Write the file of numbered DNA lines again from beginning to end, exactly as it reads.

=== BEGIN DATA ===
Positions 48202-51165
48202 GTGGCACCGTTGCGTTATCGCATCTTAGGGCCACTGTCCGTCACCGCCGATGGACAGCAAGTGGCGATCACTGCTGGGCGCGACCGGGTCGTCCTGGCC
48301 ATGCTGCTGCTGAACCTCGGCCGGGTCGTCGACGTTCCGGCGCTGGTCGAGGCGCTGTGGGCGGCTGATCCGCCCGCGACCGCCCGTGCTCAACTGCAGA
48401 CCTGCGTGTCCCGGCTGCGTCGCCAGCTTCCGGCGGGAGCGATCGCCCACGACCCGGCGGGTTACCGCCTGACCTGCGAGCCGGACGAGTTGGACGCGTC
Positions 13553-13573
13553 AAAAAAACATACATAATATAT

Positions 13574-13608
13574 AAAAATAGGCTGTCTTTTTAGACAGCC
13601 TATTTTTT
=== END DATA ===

Positions 48202-51165
48202 GTGGCACCGTTGCGTTATCGCATCTTAGGGCCACTGTCCGTCACCGCCGATGGACAGCAAGTGGCGATCACTGCTGGGCGCGACCGGGTCGTCCTGGCC
48301 ATGCTGCTGCTGAACCTCGGCCGGGTCGTCGACGTTCCGGCGCTGGTCGAGGCGCTGTGGGCGGCTGATCCGCCCGCGACCGCCCGTGCTCAACTGCAGA
48401 CCTGCGTGTCCCGGCTGCGTCGCCAGCTTCCGGCGGGAGCGATCGCCCACGACCCGGCGGGTTACCGCCTGACCTGCGAGCCGGACGAGTTGGACGCGTC
Positions 13553-13573
13553 AAAAAAACATACATAATATAT

Positions 13574-13608
13574 AAAAATAGGCTGTCTTTTTAGACAGCC
13601 TATTTTTT